Sometimes, years of labor and careful planning are no match for the fickle hand of coincidence. Thus, we have the year 1992 when the world was treated to two motion pictures about Christopher Columbus when the world wasnt even interested in even one. Or the Summer of 1997 when two disaster movies came out involving lava: Volcano and Dante’s Peak. Or April, 2007 when I just happen to read THREE* newly released romance novels, all with heroines nicknamed George/Georgie. Today, I will reviewing two of these books.
Lord Sin (2007) by Kalen Hughes
SIX NIGHTS OF PLEASURE . . .
Georgianna Exley’s passionate nature has always been her undoing-and for this reason the beautiful young widow allows her lovers only a single night in her bed. But Ivo Dauntry has come home to England, and for him she’ll break her most sacred rule: granting him six nights of sensual bliss, one for every year he’s given up for her . . .
SIX YEARS TO WAIT . . ..
As a gentleman born, Ivo risked his reputation and his life in a duel to defend Georgianna’s honor. Now, returned from exile, Ivo discovers that she has proved to be less than a lady . . . and soon, his daring seduction becomes a sensual contest of wills. But the long-ago duel that bound them forever has fueled the hatred of a madman determined to make Georgianna pay for her misdeeds with her life, and once again, Ivo must risk everything to save the woman he loves . . .
Grade: C+/DNF (I stopped at Page 198)
Ramblings: To me, the best thing about this book is that Hughes created a very believable Alpha Heroine. George (Georgianna) is a female Corinthian, a crack shot. When her carriage is held up by highwaymen and the villain, she gets her pistol and she routs them all by her lone self. And unlike other worldly widows in half of the historicals I read, who act like virgins as soon as the novel begins (despite whatever ho-ish repuation they have) George is quite comfortable in her sexuality and pretty much directs the sex & romance between herself and Ivo.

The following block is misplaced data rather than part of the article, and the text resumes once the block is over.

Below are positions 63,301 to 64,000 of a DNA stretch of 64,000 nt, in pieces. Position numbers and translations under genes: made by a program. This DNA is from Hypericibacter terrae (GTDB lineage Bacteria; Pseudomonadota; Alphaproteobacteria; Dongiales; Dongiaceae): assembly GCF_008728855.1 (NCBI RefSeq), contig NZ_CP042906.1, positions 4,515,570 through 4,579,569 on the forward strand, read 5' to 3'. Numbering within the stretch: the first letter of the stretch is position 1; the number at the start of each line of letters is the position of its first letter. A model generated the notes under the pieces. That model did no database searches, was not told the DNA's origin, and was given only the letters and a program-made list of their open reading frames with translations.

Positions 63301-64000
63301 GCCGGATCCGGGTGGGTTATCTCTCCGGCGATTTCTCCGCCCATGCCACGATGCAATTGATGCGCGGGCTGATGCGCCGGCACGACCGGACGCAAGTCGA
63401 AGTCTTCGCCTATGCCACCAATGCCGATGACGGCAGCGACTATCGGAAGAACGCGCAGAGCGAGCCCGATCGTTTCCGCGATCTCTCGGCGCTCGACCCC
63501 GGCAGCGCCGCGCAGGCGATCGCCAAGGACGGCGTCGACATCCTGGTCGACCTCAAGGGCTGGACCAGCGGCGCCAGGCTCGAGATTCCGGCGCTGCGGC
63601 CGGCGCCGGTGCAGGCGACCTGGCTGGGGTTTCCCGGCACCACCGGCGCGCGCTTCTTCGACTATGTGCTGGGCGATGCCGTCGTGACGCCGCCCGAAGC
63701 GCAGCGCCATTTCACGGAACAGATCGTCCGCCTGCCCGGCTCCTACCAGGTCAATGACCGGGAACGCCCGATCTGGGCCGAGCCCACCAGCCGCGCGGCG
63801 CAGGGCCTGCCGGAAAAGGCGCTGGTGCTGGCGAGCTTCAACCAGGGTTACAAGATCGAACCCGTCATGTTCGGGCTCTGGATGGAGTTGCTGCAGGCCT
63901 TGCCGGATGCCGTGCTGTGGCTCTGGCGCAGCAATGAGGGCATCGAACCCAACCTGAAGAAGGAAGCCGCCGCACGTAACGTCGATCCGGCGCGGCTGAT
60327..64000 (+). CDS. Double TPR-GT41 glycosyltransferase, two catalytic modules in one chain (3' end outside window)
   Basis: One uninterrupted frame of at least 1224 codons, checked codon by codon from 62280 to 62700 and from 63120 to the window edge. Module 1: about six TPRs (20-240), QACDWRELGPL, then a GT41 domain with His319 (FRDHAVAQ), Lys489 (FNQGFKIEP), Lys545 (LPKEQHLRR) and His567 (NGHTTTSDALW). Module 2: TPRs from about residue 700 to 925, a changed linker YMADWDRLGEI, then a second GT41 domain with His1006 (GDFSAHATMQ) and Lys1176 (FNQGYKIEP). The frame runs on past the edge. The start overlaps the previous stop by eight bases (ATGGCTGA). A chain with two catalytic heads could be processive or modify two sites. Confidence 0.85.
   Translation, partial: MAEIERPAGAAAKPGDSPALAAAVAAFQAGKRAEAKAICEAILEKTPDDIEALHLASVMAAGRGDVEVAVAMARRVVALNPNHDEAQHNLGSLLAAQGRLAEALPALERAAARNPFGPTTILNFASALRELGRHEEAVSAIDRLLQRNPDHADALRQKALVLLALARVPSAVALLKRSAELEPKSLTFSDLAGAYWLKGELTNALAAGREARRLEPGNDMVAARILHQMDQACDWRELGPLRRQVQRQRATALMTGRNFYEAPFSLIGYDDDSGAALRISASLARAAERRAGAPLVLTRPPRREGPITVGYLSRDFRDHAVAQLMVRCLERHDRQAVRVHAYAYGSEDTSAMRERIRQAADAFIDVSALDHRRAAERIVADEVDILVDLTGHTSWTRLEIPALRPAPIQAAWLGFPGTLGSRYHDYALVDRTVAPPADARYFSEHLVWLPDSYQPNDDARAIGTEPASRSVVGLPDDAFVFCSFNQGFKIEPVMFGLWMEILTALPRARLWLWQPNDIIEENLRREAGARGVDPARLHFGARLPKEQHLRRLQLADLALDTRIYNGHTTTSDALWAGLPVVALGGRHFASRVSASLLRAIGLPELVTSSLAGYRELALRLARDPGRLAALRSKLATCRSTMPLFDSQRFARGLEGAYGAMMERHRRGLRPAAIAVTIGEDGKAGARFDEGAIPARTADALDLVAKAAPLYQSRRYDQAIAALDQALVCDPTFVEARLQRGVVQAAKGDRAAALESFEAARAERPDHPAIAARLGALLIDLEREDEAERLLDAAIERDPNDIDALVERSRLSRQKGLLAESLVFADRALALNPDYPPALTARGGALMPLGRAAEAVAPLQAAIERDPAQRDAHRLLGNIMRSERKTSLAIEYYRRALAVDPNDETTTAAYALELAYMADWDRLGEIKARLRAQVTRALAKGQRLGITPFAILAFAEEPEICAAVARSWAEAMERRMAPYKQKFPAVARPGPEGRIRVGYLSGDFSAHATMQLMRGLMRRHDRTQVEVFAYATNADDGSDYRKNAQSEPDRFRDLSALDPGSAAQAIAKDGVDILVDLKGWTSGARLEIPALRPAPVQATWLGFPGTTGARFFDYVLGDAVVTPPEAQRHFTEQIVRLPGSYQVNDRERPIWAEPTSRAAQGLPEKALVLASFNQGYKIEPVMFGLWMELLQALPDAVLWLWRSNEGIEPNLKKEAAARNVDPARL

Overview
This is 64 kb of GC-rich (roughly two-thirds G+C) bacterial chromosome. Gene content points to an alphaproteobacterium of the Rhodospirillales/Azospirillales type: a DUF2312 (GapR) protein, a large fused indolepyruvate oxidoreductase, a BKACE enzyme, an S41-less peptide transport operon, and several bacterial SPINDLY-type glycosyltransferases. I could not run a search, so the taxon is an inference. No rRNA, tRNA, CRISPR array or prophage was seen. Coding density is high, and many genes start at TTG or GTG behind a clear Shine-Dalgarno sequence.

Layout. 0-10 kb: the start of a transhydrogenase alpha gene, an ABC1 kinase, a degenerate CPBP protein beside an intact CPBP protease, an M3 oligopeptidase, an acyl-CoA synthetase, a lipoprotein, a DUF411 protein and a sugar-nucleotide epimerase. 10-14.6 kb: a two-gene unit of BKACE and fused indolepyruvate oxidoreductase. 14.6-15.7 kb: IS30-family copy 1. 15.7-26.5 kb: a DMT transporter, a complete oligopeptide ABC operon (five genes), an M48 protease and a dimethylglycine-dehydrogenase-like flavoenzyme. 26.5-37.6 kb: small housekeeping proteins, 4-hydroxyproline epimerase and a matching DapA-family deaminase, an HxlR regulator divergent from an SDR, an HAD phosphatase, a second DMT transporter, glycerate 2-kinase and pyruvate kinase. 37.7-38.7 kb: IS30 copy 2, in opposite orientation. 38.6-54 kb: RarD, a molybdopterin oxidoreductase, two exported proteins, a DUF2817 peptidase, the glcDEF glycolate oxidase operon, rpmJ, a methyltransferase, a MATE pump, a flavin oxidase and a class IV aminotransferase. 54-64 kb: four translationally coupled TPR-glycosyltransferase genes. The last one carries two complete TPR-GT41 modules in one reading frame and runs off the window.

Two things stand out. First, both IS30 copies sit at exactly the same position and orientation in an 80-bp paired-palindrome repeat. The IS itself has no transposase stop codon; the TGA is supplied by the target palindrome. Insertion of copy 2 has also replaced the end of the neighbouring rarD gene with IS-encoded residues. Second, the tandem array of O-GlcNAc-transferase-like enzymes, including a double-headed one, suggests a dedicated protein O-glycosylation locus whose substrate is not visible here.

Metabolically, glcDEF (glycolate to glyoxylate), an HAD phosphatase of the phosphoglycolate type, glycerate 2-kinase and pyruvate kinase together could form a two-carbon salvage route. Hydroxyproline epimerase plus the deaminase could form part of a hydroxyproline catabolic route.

. . . whatever romance there is, anyway. And that’s the main problem with the book: I didnt see the romance. I didn’t see the falling-in-love. George and Ivo don’t talk much. They must communicate by mental telepathy or something. Unfortunately, I cant read Brainwavese.
I mean, in the first chapter, Ivo and George see each other for the first time in six years with a duel and a scandal connecting them and they have nothing to say to each other? Instead, they stare at each other lustfully across a crowded fighting ring. The next time they see each other, they share a smoke and more lustful glances. Then Ivo finally opens his mouth to say “Six nights.”
and George is like “Okay. Now shut up because you are ruining my silent lusting” Then more a-lustin’, a-kissin’, a-tuppin’ and still not much a-talkin’. The not-talking and just a-lustin’ kept going on and on . . . and on. At one point, George decides that she wants their six nights to be an ongoing affair and that she wants to be Ivo’s mistress. But does she never tells him this? No. Did she send off a message by brainwaves while I wasn’t looking? I dunno.
I wasn’t feeling Ivo at all. He was suppose to be strong, silent type but I found him almost disturbingly passive. When written right, a strong, silent hero stills gives off plenty of charisma and tension while standing still. I just could not get a sense of what made Ivo so interesting to George other than his good looks and their history together. And this is in spite of the fact that this book has a LOT of interior monologue and not enough doing & showing.
In terms of the writing itself, Hughes has a smooth style with a nice turn of phrase here & there reflecting a dry sense of humor. There was a retro feel to the book that reminded me of the Regencies from the 1970s I read from that period. Hughes has stated that she wanted to write like “Georgette Heyer, but HOT” and I can definitely see that. In terms of sensuality, it’s just a smidge below a Sabrina Jeffries/Nicole Jordan historical.
Note: This is the first book of a trilogy.
Her Only Desire (2007) by Gaelen Foley